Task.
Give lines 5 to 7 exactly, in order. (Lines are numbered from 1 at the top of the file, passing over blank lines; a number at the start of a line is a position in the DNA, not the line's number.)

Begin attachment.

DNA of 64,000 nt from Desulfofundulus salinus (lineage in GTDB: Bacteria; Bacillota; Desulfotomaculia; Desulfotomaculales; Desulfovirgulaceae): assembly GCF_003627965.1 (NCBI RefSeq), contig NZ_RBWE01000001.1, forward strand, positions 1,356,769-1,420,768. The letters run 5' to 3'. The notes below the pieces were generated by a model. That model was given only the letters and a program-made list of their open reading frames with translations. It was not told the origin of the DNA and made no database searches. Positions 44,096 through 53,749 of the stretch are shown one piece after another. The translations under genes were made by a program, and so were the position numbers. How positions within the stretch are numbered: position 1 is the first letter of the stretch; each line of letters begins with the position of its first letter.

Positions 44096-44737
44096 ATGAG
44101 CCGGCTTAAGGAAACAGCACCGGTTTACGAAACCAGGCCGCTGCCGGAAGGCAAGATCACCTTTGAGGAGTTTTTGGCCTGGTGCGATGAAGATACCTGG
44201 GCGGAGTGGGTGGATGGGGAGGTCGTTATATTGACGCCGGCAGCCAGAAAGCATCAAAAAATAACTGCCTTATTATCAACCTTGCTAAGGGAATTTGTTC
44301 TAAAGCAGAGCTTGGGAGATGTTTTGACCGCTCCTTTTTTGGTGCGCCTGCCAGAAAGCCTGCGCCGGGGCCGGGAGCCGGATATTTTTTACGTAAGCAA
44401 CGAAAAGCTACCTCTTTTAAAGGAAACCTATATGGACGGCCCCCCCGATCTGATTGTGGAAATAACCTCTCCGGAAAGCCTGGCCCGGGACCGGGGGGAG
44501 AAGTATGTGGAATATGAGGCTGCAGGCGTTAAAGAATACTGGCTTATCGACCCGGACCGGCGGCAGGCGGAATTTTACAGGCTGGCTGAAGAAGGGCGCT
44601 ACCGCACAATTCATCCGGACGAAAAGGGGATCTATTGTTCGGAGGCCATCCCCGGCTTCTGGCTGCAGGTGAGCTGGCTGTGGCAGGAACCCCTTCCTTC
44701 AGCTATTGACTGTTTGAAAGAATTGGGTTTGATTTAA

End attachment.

44201 GCGGAGTGGGTGGATGGGGAGGTCGTTATATTGACGCCGGCAGCCAGAAAGCATCAAAAAATAACTGCCTTATTATCAACCTTGCTAAGGGAATTTGTTC
44301 TAAAGCAGAGCTTGGGAGATGTTTTGACCGCTCCTTTTTTGGTGCGCCTGCCAGAAAGCCTGCGCCGGGGCCGGGAGCCGGATATTTTTTACGTAAGCAA
44401 CGAAAAGCTACCTCTTTTAAAGGAAACCTATATGGACGGCCCCCCCGATCTGATTGTGGAAATAACCTCTCCGGAAAGCCTGGCCCGGGACCGGGGGGAG